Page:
The role of the knowledge manager is a governance, assurance, information, and champion role, making sure people are working with the knowledge that they are supposed to have.
They make sure that the expected knowledge management technologies are applied at the right time, that people get the knowledge they need, that this knowledge gets applied and that new knowledge is captured and shared, and that information can easily be retrieved apon search.
They monitor the processes of learning before, during and after, working by mentoring, coaching, and prompting to make sure these processes happen.
In project management, Each of the projects in the company has to assign assign somebody to take the role of knowledge manager, to prepare and deliver the project knowledge management plan, and to ensure that the lessons capture session are held and attended by all staff.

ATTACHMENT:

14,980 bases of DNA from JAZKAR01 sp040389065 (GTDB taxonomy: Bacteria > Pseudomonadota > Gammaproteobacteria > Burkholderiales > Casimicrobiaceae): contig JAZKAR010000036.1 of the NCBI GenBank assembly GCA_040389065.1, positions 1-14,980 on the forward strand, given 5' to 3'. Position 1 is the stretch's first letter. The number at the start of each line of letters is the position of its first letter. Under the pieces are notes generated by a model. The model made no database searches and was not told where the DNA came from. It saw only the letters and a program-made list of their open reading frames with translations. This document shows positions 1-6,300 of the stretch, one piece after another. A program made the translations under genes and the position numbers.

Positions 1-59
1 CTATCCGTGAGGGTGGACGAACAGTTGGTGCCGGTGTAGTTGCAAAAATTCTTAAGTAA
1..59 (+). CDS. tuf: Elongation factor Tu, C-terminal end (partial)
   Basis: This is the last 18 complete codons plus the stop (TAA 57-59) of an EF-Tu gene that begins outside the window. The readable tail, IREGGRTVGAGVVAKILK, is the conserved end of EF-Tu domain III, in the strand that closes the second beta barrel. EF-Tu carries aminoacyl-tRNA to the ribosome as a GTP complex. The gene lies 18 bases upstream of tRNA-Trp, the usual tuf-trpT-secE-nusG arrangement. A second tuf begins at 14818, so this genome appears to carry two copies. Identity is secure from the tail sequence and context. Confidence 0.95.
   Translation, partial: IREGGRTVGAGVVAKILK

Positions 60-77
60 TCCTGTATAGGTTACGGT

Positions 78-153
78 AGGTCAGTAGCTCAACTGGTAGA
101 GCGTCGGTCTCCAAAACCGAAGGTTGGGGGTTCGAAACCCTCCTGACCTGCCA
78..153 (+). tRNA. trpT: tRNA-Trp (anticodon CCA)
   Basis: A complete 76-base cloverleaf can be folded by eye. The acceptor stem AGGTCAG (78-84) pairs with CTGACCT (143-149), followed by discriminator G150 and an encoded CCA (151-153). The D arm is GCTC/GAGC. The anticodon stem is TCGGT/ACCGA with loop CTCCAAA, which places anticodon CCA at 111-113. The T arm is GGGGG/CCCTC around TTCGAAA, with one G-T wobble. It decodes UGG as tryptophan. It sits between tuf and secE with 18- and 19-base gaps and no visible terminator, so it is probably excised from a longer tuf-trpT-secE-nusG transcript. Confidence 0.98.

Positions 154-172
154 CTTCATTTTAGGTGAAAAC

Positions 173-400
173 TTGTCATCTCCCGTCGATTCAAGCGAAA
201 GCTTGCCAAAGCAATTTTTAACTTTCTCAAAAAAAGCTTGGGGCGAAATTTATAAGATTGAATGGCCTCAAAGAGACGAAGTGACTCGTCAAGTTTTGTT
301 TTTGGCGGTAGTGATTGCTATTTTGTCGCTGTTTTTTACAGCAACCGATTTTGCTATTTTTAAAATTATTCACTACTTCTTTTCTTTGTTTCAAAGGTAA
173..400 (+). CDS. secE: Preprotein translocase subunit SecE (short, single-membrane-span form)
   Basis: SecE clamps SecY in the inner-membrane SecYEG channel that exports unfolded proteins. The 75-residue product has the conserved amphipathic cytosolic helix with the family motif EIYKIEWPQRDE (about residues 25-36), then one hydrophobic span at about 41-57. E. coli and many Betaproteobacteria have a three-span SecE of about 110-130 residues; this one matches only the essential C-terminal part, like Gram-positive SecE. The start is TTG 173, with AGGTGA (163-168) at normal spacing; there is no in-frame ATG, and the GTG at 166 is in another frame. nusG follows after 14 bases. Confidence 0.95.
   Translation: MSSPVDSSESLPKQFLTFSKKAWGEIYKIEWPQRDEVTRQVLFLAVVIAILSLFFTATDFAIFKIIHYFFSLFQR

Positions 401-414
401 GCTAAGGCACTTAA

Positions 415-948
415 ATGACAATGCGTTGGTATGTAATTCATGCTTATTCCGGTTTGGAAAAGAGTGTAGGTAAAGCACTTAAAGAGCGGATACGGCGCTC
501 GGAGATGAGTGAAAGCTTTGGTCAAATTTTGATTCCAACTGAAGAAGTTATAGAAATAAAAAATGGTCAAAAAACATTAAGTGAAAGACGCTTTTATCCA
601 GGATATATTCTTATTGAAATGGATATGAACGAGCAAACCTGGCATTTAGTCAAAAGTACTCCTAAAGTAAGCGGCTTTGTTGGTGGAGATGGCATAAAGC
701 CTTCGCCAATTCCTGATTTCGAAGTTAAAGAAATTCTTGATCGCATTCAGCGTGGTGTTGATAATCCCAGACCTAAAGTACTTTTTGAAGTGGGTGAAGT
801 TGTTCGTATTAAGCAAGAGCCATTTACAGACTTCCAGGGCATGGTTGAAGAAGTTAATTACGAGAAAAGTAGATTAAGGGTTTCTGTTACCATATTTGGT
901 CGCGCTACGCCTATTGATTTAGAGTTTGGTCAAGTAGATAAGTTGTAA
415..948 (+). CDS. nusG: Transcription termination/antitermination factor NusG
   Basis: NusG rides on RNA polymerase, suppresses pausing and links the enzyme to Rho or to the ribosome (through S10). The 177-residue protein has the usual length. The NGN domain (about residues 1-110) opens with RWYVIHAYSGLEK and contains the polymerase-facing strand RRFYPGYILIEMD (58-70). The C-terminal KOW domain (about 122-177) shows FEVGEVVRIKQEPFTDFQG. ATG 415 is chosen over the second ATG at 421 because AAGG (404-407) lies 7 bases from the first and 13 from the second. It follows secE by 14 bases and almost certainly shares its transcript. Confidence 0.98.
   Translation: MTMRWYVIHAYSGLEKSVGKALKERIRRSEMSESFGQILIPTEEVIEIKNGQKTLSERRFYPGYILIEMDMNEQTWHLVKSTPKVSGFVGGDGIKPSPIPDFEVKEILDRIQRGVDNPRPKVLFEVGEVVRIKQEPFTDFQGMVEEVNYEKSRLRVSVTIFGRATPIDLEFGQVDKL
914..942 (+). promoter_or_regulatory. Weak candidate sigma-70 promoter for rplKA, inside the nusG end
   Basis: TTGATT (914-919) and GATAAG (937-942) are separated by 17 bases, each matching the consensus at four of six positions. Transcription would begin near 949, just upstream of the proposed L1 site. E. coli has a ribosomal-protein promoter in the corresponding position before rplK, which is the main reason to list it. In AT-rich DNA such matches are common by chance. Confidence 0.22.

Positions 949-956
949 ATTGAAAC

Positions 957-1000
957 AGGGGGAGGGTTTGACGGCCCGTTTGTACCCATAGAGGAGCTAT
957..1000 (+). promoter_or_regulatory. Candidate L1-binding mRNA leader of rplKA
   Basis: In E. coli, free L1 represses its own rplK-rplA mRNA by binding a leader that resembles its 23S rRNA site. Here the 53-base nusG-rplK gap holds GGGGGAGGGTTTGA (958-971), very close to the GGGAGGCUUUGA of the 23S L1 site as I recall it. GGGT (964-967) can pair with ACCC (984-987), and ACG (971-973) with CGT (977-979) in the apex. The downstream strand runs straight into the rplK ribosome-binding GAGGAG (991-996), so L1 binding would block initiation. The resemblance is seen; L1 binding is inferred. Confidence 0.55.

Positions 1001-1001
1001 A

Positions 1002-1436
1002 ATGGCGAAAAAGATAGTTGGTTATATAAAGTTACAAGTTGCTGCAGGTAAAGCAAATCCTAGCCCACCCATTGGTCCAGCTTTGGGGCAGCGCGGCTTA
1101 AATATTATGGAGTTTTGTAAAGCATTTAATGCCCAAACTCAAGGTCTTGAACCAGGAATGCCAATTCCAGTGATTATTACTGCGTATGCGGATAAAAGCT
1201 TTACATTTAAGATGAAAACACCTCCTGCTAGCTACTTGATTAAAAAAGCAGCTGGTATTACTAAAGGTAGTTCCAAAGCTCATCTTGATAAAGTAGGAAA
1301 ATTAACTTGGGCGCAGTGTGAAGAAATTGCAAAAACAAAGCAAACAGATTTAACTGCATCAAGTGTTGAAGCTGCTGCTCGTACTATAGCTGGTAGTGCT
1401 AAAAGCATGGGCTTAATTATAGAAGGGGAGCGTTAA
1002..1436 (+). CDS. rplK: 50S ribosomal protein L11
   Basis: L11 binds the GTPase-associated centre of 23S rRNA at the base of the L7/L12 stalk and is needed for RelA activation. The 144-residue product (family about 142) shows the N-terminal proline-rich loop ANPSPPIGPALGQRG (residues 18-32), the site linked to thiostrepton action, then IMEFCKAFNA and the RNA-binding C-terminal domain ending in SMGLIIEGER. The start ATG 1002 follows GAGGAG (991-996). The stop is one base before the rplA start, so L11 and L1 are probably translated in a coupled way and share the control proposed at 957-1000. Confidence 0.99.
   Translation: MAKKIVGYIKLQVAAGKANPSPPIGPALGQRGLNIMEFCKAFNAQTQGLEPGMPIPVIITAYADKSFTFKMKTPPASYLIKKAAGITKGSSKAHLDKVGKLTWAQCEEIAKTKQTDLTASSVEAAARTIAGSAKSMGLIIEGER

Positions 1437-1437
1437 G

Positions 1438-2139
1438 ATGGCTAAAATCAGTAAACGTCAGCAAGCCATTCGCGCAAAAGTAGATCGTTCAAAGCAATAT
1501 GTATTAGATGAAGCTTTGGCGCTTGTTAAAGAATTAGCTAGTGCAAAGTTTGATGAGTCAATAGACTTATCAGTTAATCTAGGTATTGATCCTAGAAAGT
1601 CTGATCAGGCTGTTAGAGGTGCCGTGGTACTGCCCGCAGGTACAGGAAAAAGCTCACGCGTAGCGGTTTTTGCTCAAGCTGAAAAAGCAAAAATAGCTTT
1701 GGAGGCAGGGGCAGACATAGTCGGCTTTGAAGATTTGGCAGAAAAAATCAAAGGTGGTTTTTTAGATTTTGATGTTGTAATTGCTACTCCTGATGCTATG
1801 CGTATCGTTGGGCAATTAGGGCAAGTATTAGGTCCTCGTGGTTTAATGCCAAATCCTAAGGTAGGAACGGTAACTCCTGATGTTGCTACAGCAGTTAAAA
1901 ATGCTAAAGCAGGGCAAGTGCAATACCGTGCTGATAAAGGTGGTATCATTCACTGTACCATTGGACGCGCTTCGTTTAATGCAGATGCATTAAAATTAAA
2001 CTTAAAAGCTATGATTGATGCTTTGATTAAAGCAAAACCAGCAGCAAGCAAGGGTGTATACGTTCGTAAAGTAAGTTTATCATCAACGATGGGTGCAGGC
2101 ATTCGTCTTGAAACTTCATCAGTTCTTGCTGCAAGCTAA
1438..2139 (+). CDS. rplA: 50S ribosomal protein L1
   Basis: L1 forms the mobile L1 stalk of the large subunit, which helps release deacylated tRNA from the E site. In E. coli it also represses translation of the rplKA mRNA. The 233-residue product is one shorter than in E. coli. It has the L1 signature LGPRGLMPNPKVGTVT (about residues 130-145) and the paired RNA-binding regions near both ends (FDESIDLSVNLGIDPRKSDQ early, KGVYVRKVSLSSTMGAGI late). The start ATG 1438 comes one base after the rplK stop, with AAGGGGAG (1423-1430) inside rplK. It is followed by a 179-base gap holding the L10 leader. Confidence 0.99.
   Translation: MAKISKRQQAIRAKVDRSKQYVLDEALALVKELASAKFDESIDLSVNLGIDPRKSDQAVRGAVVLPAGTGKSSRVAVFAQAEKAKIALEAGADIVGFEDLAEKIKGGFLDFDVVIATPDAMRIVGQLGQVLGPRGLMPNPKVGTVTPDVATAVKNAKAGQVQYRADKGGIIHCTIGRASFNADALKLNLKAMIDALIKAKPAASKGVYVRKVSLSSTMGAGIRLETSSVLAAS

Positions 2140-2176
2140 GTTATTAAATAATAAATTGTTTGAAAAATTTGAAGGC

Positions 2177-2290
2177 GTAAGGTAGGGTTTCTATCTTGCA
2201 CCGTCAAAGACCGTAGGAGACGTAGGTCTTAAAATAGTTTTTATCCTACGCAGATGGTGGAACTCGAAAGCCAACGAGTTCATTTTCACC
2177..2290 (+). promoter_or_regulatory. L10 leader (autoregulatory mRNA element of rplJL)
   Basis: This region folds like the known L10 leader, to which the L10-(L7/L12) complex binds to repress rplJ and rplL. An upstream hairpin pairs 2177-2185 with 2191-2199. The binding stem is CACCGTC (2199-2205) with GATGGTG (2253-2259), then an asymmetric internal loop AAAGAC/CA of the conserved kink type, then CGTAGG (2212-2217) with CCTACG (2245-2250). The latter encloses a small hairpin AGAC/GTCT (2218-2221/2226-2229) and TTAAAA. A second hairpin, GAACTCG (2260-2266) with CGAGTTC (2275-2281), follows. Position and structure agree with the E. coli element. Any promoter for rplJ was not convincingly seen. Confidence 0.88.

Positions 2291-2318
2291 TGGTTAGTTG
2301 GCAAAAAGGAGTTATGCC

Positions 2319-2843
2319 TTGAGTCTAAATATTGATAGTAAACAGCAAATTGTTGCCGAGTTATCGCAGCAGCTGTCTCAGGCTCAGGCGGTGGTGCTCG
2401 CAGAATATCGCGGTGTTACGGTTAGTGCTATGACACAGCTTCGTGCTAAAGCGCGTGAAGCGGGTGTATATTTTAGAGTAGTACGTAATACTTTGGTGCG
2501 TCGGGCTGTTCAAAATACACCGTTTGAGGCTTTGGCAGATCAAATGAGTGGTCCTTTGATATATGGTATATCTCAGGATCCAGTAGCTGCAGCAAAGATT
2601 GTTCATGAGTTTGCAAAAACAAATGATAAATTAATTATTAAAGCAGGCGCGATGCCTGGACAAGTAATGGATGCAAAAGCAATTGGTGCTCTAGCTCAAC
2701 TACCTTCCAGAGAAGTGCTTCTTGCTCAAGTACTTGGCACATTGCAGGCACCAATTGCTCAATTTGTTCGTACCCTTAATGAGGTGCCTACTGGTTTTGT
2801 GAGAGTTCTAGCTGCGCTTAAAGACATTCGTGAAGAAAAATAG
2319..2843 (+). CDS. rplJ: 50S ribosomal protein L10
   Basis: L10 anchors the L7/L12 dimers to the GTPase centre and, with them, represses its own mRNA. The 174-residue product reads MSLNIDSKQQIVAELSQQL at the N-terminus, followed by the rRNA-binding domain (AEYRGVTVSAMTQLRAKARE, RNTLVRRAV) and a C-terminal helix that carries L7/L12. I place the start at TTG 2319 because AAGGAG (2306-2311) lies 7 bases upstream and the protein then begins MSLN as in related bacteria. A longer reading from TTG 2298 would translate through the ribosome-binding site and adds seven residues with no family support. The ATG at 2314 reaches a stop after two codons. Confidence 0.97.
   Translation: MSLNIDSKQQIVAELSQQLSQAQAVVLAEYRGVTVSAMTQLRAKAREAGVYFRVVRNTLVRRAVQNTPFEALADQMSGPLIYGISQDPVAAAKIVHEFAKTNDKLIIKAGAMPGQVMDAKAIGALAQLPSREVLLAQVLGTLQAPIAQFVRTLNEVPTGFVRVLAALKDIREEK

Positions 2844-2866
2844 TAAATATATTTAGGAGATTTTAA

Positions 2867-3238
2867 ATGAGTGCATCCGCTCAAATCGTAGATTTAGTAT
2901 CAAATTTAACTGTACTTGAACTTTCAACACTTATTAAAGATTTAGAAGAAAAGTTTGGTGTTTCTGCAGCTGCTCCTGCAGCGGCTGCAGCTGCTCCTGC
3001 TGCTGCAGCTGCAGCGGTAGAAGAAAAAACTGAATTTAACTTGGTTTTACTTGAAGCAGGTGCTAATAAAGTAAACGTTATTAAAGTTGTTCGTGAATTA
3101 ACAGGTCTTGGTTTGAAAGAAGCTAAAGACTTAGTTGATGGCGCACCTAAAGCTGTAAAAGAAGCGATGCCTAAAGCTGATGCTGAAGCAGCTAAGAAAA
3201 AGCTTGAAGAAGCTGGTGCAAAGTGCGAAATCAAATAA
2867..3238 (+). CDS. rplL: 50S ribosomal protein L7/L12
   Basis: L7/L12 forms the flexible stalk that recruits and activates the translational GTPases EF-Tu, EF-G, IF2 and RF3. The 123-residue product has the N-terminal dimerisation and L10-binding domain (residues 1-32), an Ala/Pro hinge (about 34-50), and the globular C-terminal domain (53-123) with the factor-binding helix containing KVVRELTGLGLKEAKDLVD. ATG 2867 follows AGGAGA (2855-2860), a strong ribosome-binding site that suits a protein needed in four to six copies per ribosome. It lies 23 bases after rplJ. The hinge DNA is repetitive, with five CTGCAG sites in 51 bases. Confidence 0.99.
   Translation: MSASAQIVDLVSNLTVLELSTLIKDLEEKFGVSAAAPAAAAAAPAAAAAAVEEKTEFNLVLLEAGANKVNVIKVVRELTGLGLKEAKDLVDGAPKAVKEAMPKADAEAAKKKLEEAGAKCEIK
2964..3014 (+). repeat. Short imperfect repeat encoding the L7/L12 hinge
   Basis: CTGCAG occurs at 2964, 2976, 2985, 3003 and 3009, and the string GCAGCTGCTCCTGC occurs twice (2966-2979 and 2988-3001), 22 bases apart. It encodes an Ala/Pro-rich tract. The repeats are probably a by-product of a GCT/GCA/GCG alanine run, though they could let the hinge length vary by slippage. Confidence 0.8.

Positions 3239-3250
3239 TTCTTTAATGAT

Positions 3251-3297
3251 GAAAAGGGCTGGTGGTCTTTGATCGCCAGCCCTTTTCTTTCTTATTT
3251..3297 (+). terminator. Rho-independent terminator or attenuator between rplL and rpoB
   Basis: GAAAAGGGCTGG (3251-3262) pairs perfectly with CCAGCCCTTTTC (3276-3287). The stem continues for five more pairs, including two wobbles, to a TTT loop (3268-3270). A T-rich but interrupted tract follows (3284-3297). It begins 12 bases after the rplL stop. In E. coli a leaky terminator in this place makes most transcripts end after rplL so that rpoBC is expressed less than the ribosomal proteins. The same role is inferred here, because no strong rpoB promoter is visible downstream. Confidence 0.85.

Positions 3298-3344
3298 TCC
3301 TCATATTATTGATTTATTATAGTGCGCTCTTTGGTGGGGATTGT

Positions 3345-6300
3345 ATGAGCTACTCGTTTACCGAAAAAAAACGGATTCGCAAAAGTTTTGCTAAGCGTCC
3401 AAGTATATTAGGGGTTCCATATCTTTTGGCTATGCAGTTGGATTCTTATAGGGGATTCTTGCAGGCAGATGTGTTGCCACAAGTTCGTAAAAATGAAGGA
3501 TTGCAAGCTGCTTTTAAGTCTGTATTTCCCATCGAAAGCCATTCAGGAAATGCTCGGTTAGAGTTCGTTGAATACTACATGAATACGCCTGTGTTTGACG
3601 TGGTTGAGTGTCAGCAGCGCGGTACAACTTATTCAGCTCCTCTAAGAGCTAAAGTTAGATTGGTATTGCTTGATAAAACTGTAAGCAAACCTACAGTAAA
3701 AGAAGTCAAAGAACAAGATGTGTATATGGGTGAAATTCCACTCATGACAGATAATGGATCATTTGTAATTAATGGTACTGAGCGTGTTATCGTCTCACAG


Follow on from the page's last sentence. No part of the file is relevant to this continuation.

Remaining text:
This applies also in the daily operational work. If you can help a team to learn, and to share their learning, then you can help them not only to improve, but also to help the rest of the business improve as well.
One of the more common reasons for failure of knowledge management initiatives within organisations has been the absence of this sort of role. If no one takes the accountability of such a role, then all too often knowledge management never takes root, even if everybody knows knowledge management is important. Take away the Knowledge manager role, KM suffers, just as safety would suffer if you removed the safety roles, or financial management would suffer if you removed the finance roles.